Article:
Hampi: Watching India's history come to life.

By Farah Z.

Hampi in the state of Karnataka is accessible by a well-connected town by the name of Hospet. The transportations between Hospet and Hampi are cycle-rickshaws, pony-tongas and city buses. The daily life of people living along the main road to Hampi ignites the excitement to visit the most celebrated of the medieval Hindu metropolises in the history of India.

Virupakshapura is the most sacred, ancient and best preserved of the Saiva townships of the Vijayanagar period. What appears in the picture is the Main Gopura that is the main gateway to Virupaksha rises to the height of 52 mts. To enter, you have to take off your shoes and pay some amount of money for somebody to watch over your shoes and if you are lucky enough, you will bump into an elephant, who will give you some blessing.

Overlooking the Virupaksha is Hemakuta hill, a baffling site of the great many monuments. Not two, not three but 17 temples, 12 shrines, 3 mantapas, 2 galleries and one pillar. One striking monument is a pillared fort of Hemakuta which resembles a Roman monument.

A stroll down along the river bank of Tungabhadra is an endearing experience for this is where Hampi comes to life, albeit the dead and deserted kingdom. Hampi is famous of its big rocks or boulders. It is a scene like no other, as piles of boulder scattered along the river bank add a dynamic combination to the calm river water.

Indians, river and laundry – how could you separate one from the other? Along the river, most visitors to Hampi take a bath and wash their clothes in the river. The picture captures an old man holding one end of his cloth while the other end was tied to a stick; no clothes pegs needed here in Hampi.

When I was told there is Noblemen’s Quarters in Hampi, I couldn’t help but wonder how civilized the empire was back then. Noblemen consisted of members of the royal family, high officials and generals. At noblemen’s Quarters, there are no less than 6 ruined palaces surrounded by public hall, gymnasium, schools and kitchen.

Lotus Mahal is one of the celebrated monuments in Hampi – used to be a place of power, pagentary and pleasure, all at one. Note the elements of flora and fauna decorating its arches, a typical example of Hindu and Islamic blend in architecture.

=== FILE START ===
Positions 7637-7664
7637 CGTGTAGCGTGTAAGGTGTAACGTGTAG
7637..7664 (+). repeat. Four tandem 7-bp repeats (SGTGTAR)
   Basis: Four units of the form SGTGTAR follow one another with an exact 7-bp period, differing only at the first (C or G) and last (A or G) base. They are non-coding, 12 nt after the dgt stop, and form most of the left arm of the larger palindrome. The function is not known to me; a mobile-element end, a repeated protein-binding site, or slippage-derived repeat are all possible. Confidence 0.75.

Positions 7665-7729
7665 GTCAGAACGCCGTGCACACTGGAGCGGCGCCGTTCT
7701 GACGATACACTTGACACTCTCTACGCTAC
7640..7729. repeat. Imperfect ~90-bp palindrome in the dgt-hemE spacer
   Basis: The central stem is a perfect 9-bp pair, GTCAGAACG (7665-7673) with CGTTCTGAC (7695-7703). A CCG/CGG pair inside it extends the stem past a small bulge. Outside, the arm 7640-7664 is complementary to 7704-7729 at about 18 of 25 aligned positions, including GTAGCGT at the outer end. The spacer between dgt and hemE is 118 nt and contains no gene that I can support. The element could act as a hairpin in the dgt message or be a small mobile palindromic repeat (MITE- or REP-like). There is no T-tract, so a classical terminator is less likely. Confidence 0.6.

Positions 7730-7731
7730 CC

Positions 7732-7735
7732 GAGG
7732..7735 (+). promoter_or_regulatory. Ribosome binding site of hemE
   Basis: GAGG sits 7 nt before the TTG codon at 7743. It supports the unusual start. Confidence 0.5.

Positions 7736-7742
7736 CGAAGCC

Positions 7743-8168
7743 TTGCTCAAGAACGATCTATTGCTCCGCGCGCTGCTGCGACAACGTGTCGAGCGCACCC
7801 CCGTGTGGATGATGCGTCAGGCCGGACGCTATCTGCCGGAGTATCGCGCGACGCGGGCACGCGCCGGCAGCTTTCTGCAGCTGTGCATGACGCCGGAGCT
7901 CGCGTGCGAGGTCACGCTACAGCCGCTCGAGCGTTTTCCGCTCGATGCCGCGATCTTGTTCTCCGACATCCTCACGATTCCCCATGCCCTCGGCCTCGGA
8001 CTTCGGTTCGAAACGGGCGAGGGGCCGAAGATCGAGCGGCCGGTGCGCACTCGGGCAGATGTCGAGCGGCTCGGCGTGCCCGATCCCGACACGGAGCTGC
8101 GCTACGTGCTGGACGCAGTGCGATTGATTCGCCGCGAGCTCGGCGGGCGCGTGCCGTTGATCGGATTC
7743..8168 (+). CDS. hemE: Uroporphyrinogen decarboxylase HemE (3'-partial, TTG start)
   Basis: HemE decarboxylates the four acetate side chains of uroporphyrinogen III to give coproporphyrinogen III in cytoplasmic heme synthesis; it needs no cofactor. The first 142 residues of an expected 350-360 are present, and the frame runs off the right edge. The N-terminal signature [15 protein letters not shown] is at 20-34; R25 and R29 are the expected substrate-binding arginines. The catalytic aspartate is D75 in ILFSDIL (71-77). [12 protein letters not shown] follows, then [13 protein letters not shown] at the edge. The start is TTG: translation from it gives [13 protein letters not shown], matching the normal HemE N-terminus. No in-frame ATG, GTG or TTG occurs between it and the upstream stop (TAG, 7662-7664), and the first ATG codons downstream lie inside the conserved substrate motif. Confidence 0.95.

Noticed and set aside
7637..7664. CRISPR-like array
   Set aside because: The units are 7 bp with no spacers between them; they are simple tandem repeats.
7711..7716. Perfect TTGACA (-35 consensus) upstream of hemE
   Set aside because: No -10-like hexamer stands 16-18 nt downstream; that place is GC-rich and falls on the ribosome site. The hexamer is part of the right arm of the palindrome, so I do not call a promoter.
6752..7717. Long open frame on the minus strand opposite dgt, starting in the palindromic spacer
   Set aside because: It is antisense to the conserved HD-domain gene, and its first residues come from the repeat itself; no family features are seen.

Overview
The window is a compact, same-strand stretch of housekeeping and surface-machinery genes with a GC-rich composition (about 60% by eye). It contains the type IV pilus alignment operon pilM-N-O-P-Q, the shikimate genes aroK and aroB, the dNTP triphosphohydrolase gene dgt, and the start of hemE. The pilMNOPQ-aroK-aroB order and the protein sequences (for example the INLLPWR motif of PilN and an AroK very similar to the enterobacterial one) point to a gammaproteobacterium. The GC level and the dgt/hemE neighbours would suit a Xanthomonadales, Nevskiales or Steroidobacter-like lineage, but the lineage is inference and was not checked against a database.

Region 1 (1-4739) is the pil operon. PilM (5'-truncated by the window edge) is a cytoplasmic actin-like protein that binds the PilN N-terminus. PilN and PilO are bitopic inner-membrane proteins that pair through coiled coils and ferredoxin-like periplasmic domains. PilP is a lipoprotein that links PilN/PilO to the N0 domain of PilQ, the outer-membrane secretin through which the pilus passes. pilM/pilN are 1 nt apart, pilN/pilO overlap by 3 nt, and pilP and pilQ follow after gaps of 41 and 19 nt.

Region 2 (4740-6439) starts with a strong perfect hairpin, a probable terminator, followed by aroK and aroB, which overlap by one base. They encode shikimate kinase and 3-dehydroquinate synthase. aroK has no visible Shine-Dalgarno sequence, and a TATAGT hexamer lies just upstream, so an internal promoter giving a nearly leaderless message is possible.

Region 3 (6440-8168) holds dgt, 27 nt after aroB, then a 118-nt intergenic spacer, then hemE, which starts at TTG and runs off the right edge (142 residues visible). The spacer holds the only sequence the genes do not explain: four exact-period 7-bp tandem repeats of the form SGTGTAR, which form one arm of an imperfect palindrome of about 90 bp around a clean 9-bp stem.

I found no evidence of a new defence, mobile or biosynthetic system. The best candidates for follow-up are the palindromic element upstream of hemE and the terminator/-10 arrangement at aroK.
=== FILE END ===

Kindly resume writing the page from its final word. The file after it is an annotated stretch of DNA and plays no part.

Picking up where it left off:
At first glance, I mistakenly thought it was a mosque because of the domes and other Islamic similarity in architecture. Apparently, it was an elephant stable which accommodated 10 royal elephants.

Hydraulic skills and elaborated network of water-work are other impressive skills of the Vijayanagara empire. At the Darbar Enclosure, you will find plaster-lined channels, stone tanks, monolithic stone trough and stone aqueducts.

My favorite monument in Hampi can be found in Vithala Temple in the form of a stone car. It was set on moving wheels indicating the elements of stability and movement, both at once.

According to the Persian visitor, the city of Vijayanagar is “such that the eye has not seen, nor ear heard of any place resembling it upon the whole earth”. As the first place visited on my India trip, it rings true as I have neither seen an empire like this nor architecture so beautifully created. There are many other monuments on site, and each has its own stories. In fact, it was difficult for me to select only 10 pictures for this post. Hampi is one of the best places I've visited on the whole wide world. And you too should go and see it with your own eyes. 

Farah Z, the author of Thatsofarah is an avid traveller whose dream is to travel the world with no reservation. At present, she juggles demanding work as a lawyer in Kuala Lumpur and her passion to travel. She travels on average once a month to a new destination. Follow her on Twitter @thatsofarah.

If you would like to contribute a guest post or photo essay of your travels in India on the India Untravelled blog, please email us with your ideas at shivya@indiauntravelled.com.

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